There were lots of newfangled computer-driven trading “models” being tried out. One of them, a scheme started by Kidder Peabody (don’t worry, they’re out of business now) had the cool and important-sounding name “Portfolio Insurance.”

If markets started to fall, and you were smart enough to have bought Portfolio Insurance from Kidder (and some other clowns, I mean clones), they would automatically sell S&P 500 futures short for you, to offset your losses on your big portfolio of stocks.

The thing is, the scheme was self-fulfilling.

As stocks dropped, more and more futures were being sold as “insurance” protection. But whoever was bold enough to buy the futures contracts that were being sold – eventually hand over fist – were hedging themselves by also shorting baskets of stocks to offset their long futures positions. And as more stocks were sold and markets went down further, more insurance was needed, so more futures were sold. Now do you see what happened?

Portfolio Insurance got a bad name, fancy that, and went bye-bye.

Good thing we learned from that.

But not really…

Poor Old Vikram

26 | By Shah Gilani

The only big deal about Vikram Pandit “stepping down” as Citigroup Inc. (NYSE:C) CEO and his removal from the board is that it didn’t happen sooner.

On Tuesday, the morning news flow was all clogged up with revelations that Pandit had stepped down. Rather abruptly, in fact.

The truth is he didn’t leave voluntarily. He was given an ultimatum by the “new” board of directors: resign or be fired.

Poor old Vikram. This was a setup from the start.

He ended up at Citigroup when the mega-bank bought his Old Lane hedge fund for more than $800 million. Poor old Vik pocketed about $165 million in the sale and continued to run the fund, some say into the ground, until Citi shut it down.

In 2007, my favorite Goldman Sachs (NYSE:GS) ex-CEO Robert Rubin (who after pandering to all the big banks in the country as Secretary of the Treasury in Bill Clinton’s administration, then pimped himself to Citigroup after allowing Citibank to merge with Sandy Weill’s Travelers insurance conglomerate (that owned Salomon Smith Barney) in an illegal deal that required Congress to kill prudent banking laws (Glass-Steagall) to make it legal) actually handpicked Vikram to run the bank.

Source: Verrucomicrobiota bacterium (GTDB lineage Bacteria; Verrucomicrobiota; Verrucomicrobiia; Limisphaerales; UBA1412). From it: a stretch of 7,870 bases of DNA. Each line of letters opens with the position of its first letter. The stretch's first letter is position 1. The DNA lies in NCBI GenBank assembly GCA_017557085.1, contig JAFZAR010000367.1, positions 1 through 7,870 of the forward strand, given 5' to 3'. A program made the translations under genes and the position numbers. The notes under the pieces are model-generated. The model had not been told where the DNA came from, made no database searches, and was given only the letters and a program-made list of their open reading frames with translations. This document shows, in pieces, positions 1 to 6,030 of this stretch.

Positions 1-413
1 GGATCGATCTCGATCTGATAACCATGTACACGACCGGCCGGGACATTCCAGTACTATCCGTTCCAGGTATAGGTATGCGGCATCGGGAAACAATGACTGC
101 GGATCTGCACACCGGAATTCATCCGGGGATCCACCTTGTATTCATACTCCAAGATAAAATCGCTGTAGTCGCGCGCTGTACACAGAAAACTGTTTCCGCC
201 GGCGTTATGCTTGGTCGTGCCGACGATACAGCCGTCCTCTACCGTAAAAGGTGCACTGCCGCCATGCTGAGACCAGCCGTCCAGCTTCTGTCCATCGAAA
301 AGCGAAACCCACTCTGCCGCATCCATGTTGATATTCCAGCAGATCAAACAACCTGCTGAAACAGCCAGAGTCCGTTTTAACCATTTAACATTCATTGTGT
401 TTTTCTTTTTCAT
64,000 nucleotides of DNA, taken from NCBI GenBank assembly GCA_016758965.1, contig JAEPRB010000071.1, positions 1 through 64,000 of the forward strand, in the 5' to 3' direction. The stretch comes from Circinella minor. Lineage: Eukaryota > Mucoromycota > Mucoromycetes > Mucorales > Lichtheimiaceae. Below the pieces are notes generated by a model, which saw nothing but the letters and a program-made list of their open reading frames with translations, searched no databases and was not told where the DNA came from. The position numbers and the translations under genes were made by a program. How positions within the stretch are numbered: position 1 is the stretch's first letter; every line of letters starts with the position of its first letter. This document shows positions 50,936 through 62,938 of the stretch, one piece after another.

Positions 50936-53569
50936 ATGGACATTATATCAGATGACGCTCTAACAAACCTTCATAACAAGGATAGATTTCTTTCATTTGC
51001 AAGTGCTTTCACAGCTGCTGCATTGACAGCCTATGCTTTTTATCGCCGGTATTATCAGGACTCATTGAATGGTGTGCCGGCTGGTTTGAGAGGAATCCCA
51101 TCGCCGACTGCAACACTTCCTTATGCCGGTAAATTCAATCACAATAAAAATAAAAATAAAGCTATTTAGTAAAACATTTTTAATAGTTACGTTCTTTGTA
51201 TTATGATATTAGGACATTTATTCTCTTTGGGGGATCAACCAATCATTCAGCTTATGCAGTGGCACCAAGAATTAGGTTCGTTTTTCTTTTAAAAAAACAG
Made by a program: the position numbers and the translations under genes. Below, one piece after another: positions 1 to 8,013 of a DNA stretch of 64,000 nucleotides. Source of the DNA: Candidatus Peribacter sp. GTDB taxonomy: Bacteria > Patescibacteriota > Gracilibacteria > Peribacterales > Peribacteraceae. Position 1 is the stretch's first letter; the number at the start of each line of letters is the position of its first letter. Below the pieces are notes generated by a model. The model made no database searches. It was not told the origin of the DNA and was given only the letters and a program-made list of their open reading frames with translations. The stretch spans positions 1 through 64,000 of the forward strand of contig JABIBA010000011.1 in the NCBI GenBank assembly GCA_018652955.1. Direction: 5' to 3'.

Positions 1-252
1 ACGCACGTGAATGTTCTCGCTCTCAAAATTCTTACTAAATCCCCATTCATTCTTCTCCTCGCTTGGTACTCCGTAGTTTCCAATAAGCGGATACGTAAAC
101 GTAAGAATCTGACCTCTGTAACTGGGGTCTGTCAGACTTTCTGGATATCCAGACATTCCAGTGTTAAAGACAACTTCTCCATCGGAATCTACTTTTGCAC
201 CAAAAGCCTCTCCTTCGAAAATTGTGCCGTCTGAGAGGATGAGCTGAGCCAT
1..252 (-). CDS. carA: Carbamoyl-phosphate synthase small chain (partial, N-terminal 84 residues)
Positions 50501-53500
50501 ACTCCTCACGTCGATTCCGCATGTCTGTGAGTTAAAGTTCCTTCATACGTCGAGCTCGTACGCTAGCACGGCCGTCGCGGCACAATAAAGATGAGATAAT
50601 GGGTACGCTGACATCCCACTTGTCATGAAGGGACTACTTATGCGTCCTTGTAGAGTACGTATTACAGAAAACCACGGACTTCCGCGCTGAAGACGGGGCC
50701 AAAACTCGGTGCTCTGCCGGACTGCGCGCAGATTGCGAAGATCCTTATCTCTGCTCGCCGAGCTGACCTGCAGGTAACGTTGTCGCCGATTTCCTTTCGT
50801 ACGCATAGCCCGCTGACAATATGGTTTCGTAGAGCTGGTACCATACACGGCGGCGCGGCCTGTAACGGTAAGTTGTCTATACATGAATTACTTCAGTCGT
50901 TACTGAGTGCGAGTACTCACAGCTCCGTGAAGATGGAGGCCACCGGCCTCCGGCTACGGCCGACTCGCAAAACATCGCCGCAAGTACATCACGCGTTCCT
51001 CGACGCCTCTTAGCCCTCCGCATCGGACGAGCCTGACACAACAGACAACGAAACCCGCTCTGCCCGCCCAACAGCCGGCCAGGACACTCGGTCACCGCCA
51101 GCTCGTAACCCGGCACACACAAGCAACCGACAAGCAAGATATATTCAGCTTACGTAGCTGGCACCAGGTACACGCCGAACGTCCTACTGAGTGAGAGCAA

Super richboy Bob Rubin, of course, had nothing to do with running Citibank after making it the mega-bank it became as a result of the merger; he was merely a special consultant to the board, or some B.S. like that.

But here’s what really happened.

How Wall Street Hijacked America and Became Master of the Tradable Universe

68 | By Shah Gilani

Today I’m going to make a blanket indictment, and I’m going to back it up. No doubt some of you will see it my way, and some of you will tell me I’m just plain wrong. Either way, bring on the comments!

I ended Thursday’s WSII post – “Why High-Frequency Trading is a Scam” with this comment and threat: “There’s nothing redeeming about high-frequency trading. Nothing. Maybe I should write a real article on why it’s a bunch of crap and who’s really behind it? Oh, I’ve done that. I did it two-and-a-half years ago, at Money Morning. Guess it’s time to do it again. Maybe I’ll call it my new high-frequency muckraking series on HFT B.S. (Think my publisher will go for that?)”